Do yourself a favour and give your neighbourhood menthol smokers a little extra space for a while.
On second thought, make that a lot of extra space.
The federal government has taken the minty winds out of our collectively addicted sails, officially outlawing menthol cigarettes on Oct. 1.
I’ve never lashed out at so many inanimate objects and I’m not sure Netflix will ever feel comfortable chilling with me again after the way I responded when it asked if I was still watching. Thanks Trudeau. For those of you fortunate enough to not be in the know, menthols are mint flavoured cigarettes, although that definition undersells the impact that flavour has on those who smoke them. Take Eddie Vedder’s vocals out of your favourite Pearl Jam song and you’re close.
That mint flavour was, apparently, first infused into cigarettes by an Ohioan in the 1920’s. My lungs were already black by the time I was introduced to them in the early 2000’s, after making one of my many ‘final’ decisions to quit smoking.
I was sitting in the smoke room—yes, kids, us olds used to have those—of my favourite pub and had been in there just long enough to realize I didn’t want to be there anymore. I went to the bartender and asked for the grossest pack of smokes she had, to ensure my memory of this deadly pastime would be as un-fond as possible. Confident they would make me never want to smoke again, she sold me a pack of menthols and, voila, an addiction was reborn.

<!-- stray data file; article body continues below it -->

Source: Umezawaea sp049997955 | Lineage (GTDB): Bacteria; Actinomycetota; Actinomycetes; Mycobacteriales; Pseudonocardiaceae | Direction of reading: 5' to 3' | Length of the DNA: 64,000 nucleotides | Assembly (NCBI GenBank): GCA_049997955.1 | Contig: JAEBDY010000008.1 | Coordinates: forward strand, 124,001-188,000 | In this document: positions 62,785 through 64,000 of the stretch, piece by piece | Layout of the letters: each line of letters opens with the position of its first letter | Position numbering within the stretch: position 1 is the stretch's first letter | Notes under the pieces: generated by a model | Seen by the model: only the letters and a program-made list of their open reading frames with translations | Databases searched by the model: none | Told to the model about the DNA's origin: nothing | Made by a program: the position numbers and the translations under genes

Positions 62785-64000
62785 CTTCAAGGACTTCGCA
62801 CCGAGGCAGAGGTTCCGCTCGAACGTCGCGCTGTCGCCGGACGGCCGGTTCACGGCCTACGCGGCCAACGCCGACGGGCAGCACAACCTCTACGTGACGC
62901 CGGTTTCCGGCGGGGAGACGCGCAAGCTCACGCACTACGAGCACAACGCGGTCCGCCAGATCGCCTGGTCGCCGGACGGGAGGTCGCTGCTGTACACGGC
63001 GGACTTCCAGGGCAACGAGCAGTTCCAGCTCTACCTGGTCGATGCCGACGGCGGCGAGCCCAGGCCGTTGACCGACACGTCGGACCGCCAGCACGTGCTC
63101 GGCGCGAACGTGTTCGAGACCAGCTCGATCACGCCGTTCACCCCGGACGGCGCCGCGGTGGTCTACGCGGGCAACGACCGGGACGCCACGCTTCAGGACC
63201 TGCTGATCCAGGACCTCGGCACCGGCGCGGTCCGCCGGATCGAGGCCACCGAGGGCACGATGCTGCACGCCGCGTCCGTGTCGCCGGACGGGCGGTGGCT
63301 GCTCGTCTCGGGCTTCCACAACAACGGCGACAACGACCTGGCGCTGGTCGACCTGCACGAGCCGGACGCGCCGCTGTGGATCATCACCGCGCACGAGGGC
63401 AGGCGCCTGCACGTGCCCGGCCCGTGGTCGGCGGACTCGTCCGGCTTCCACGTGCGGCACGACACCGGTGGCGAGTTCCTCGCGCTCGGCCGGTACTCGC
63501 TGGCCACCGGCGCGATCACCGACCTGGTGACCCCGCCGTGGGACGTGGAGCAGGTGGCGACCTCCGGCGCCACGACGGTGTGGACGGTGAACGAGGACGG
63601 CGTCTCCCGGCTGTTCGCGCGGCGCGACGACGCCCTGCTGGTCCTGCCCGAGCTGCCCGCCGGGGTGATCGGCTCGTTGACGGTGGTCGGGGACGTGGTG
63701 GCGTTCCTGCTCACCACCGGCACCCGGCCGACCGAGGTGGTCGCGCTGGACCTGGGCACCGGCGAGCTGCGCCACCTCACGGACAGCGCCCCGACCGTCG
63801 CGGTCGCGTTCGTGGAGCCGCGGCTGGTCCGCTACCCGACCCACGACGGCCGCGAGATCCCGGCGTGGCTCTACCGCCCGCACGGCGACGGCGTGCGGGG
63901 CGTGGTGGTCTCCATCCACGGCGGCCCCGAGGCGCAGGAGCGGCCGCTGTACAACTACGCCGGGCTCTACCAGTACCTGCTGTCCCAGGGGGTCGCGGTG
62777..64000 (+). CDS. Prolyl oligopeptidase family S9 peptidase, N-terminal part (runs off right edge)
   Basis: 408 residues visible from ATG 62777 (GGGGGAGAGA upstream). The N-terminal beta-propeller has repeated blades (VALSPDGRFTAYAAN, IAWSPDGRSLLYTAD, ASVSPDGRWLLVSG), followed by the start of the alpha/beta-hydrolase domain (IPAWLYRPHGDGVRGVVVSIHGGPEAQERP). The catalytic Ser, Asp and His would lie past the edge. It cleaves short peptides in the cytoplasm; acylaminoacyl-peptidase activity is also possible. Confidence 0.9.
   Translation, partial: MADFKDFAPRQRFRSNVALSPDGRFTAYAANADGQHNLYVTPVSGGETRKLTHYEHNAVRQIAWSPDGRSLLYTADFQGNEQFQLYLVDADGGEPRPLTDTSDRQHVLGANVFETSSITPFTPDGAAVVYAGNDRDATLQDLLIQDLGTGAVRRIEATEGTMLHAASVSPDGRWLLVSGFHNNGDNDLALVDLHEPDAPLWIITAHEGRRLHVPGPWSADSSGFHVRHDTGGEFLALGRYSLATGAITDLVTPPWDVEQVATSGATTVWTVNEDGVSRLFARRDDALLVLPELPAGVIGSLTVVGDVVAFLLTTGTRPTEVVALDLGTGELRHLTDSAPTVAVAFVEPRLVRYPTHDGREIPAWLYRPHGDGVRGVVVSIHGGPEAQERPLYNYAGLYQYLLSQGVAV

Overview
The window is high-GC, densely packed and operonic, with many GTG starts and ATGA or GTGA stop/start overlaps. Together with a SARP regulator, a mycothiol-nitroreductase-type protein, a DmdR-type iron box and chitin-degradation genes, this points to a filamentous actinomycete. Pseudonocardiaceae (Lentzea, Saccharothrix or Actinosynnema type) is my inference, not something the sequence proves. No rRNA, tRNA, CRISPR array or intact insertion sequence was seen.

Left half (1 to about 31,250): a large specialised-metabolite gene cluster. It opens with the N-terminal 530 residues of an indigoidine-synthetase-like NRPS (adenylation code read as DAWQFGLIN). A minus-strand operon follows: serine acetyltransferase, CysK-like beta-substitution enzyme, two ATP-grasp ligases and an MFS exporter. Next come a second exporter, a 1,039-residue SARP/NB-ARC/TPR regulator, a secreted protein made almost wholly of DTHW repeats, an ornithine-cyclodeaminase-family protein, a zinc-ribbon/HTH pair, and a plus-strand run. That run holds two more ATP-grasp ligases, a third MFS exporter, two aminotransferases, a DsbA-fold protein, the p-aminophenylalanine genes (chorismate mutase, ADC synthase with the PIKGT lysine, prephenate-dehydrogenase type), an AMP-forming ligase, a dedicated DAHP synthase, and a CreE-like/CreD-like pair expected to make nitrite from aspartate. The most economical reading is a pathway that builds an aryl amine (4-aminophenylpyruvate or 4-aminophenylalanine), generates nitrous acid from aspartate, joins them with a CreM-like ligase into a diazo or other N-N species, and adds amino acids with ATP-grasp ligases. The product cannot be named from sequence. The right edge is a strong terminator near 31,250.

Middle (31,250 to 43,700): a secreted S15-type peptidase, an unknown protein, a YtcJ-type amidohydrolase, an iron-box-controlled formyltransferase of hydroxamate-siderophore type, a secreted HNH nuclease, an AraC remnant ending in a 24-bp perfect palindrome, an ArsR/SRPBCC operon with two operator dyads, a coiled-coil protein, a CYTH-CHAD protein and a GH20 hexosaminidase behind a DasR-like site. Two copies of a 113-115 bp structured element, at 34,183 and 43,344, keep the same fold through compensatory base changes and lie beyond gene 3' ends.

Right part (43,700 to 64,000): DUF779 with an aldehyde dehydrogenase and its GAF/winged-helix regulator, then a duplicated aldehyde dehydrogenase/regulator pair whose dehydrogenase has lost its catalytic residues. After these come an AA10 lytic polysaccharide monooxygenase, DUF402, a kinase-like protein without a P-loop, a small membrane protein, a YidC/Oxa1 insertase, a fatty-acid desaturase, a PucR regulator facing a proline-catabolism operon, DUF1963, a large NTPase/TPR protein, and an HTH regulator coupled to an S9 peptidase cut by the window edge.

Ottawa, smartly, doesn’t want youth to share similar origin stories.
The government’s media release announcing the ban suggests, “Menthol masks the irritating effect of tobacco smoke by making it easier to inhale, which facilitates experimentation by youth.”
While the number of smokers hanging around seems to be dwindling, the National Cancer Institute recently released a thoroughly reviewed report that states smokers cost the world’s economies $1 trillion a year. We also wreak havoc on local beaches by flicking our butts in the sand and consistently irk parents whose kids are playing at the parks where we thoughtlessly light up.
We’re not a good team to be on. Joining us should be discouraged and a habit as disgusting as ours should be as irritating to us as it is to those around us. Plus, now that candying up the flavour has justly ceased, maybe some of us will even make that final decision to quit, again.
Respecting the reason won’t ease my unminted angst, but it’s better for me to yell at a lamp that’s in my way than it is for a teen to start a habit that will kill them.